Hot Air

A Declaration

Y’know, it’s a damned shame I have to do this but considering the state of our bizarre, regressive, antediluvian, smug, arrogant state I have no choice.

Declaration

That last line, BTW, was originally written If you don’t like this, fuck you. Then I figured it’d be a tad more civilized the way it ended up. My original sentiment stands, though.

A Bold, Moral Stance

Kudos to the editors and publisher of the Indianapolis Star. Today’s front page is groundbreaking, even monumental.

Not only is it the right thing to do, it’s a welcome departure from the careerist, too-cautious, phony-baloney objectivity that characterizes corporate news media these days (with the exception of the amorally subversive Fox News).

Indy Star 20150331

 

Click Image To Read Complete Editorial

 

Let’s recognize the people who made this happen:

  • President and publisher Karen Ferguson
  • Editor and vice president Jeff Taylor
  • Editorial pages editor Tim Swarens
  • Designer Emily Kuzniar

Good job, folks!

Join The Club

A quick reminder: The second meeting of the Bloom magazine Book Club happens late this afternoon, 5:30pm, at FARM Bloomington’s Root Cellar Lounge.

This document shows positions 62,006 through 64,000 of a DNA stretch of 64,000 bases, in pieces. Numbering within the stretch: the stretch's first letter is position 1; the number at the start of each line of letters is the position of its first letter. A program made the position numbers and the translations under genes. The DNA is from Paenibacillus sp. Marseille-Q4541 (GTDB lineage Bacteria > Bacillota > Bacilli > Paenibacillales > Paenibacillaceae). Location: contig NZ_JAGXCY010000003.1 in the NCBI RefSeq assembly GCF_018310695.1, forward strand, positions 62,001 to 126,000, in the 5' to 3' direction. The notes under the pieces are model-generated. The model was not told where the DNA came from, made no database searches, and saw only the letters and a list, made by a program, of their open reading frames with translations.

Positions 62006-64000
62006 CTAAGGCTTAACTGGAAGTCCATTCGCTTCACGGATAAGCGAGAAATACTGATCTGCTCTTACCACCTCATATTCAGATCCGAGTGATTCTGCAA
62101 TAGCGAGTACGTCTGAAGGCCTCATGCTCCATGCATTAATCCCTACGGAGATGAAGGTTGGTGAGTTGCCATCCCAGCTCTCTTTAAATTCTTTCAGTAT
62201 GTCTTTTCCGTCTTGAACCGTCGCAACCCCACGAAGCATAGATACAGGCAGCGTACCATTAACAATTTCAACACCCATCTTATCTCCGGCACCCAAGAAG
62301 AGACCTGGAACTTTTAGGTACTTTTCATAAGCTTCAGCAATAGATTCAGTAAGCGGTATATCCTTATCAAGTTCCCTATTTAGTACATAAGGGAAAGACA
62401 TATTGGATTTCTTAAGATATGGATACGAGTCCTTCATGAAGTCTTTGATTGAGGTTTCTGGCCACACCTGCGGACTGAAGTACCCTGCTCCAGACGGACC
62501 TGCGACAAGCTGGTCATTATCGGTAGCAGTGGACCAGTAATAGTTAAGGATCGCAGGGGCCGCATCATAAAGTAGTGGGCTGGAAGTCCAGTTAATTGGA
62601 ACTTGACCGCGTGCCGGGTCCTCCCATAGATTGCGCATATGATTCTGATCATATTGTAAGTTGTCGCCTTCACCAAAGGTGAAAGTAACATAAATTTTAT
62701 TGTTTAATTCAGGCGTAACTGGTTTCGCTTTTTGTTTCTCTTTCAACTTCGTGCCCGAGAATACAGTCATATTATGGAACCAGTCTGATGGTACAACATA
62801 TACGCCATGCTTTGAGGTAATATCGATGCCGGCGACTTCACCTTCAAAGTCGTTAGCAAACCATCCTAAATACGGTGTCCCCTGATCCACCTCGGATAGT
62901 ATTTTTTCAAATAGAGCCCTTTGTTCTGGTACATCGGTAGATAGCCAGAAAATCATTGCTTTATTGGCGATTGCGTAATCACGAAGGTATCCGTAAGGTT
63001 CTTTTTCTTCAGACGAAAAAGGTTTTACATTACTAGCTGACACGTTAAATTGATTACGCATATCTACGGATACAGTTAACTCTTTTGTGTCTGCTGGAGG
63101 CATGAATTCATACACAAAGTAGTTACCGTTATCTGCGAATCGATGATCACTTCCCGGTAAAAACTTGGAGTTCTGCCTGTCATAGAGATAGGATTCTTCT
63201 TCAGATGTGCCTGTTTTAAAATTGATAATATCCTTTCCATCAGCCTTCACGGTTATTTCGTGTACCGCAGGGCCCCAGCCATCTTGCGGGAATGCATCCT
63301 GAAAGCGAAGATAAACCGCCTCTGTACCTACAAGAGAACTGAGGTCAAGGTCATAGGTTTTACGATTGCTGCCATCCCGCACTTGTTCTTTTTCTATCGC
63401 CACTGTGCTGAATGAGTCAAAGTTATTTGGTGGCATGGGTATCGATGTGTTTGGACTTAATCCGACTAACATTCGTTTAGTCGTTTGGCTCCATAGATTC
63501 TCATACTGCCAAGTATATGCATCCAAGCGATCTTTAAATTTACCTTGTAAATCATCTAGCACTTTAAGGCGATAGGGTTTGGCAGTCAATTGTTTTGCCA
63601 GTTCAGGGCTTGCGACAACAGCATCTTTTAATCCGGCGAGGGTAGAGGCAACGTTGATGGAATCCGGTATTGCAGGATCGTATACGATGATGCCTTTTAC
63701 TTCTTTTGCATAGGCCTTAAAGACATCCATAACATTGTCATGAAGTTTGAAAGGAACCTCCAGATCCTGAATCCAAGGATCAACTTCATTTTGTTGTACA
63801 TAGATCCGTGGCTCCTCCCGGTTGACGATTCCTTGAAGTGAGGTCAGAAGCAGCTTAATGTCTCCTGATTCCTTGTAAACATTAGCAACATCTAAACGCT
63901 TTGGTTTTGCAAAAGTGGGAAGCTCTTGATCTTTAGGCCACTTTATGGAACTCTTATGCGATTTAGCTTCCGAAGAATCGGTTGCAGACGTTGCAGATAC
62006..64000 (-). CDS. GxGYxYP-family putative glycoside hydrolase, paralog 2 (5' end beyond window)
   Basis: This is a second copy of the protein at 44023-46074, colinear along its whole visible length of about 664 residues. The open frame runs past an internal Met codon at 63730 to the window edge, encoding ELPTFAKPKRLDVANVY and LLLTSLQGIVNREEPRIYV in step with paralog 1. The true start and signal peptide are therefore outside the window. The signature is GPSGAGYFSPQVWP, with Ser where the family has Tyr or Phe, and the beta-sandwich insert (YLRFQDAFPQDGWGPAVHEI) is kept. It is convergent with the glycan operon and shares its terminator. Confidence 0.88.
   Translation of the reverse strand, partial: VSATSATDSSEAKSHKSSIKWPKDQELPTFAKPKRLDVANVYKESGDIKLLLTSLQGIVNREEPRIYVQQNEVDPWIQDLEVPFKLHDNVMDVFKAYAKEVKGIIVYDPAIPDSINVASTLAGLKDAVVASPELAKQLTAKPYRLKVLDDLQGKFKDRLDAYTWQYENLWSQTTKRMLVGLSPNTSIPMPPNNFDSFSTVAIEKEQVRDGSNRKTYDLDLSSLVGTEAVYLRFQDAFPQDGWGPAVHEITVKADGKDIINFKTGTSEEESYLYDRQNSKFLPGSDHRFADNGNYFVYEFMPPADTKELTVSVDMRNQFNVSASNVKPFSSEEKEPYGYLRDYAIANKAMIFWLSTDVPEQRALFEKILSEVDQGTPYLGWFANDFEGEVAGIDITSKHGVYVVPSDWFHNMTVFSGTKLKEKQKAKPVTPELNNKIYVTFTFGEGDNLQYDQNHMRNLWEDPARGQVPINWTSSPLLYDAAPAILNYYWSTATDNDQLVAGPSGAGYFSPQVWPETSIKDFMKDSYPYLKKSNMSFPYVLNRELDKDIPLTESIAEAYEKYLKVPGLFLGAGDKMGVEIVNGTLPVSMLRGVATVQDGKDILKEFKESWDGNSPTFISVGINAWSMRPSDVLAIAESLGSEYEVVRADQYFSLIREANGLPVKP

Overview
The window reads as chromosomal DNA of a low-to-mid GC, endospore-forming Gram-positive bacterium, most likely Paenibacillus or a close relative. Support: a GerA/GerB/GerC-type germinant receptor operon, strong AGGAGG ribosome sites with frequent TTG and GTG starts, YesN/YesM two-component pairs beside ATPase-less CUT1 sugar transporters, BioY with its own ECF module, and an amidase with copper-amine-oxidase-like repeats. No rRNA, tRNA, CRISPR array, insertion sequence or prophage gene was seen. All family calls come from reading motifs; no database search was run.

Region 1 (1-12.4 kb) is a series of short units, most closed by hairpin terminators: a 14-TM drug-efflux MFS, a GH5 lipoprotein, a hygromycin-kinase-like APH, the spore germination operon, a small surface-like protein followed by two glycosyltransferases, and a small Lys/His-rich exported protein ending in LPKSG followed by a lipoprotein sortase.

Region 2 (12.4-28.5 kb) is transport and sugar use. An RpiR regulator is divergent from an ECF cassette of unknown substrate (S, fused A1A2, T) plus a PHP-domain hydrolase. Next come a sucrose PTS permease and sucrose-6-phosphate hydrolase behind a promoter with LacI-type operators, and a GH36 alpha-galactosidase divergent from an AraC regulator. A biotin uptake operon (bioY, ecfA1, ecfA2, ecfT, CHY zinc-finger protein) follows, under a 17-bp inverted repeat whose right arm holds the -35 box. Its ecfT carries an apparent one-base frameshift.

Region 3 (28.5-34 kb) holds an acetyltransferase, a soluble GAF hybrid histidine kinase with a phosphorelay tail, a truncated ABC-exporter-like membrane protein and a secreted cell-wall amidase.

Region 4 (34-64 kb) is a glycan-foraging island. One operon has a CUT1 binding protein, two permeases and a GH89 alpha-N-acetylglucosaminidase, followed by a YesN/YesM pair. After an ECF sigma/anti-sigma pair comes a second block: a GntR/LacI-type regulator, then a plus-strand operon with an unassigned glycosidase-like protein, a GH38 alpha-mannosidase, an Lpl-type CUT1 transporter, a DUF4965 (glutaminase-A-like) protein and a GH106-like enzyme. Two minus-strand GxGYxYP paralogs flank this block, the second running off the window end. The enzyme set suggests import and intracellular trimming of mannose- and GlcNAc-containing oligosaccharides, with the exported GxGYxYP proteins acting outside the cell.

Sanders

Scott Russell Sanders

Scott Russell Sanders will read from his latest, the novel Divine Animal, and will answer questions. The Pencil will be there, too. You don’t even need to have read the book. Just come to hear the author speak and rub shoulders with people who dig reading.

More Word-y Stuff

The southern half of Indiana boasts a second, beloved independent bookstore down by the Ohio River in Madison. Friends of Bloomington’s own Book Corner, Village Lights Bookstore props. Nathan Montoya and Anne Vestuto have been peddling new and used tomes since 2008 in the picturesque river town.

The two also stage Poetpalooza, an annual bash for local and regional versifiers. This year’s event takes place Friday and Saturday and will include readings by former Poets Laureate Norbert Krapf of Indiana as and Maureen Morehead and Richard Taylor of Kentucky. B-ton’s Tony Brewer will pound out Poetry on Demand on his old-school typewriter throughout the course of the affair.

Brewer

Tony Brewer Loads His Smith-Corona

Here’s the 2015 Poetpalooza schedule:

Friday, April 3

  • 5:00pm Open Mic Kick-Off Emceed by Alex Acosta (IN) & Harlan Kelly (IN)
  • 6:00pm Tom C. Hunley (KY)
  • 6:30pm Barbara Sabol (OH)
  • 7:00pm Bianca Bargo (KY)
  • 8:00pm Book Launch “Black Achilles” by Curtis Crisler (IN)
  • 8:30pm Katerina Stoykova-Klemer (KY)
  • 9:00pm Film Screening “Proud Citizen”

Saturday, April 4

  • 10:00am Book Launch “The Work of the Body” by Jill Kelly Koren (IN)
  • 11:00am Maureen Morehead, Kentucky Poet Laureate, 2011-2012
  • 12:00pm Norbert Krapf, Indiana Poet Laureate, 2008-2010
  • 1:00pm Tom C. Hunley (KY)
  • 1:30pm Barbara Sabol (OH)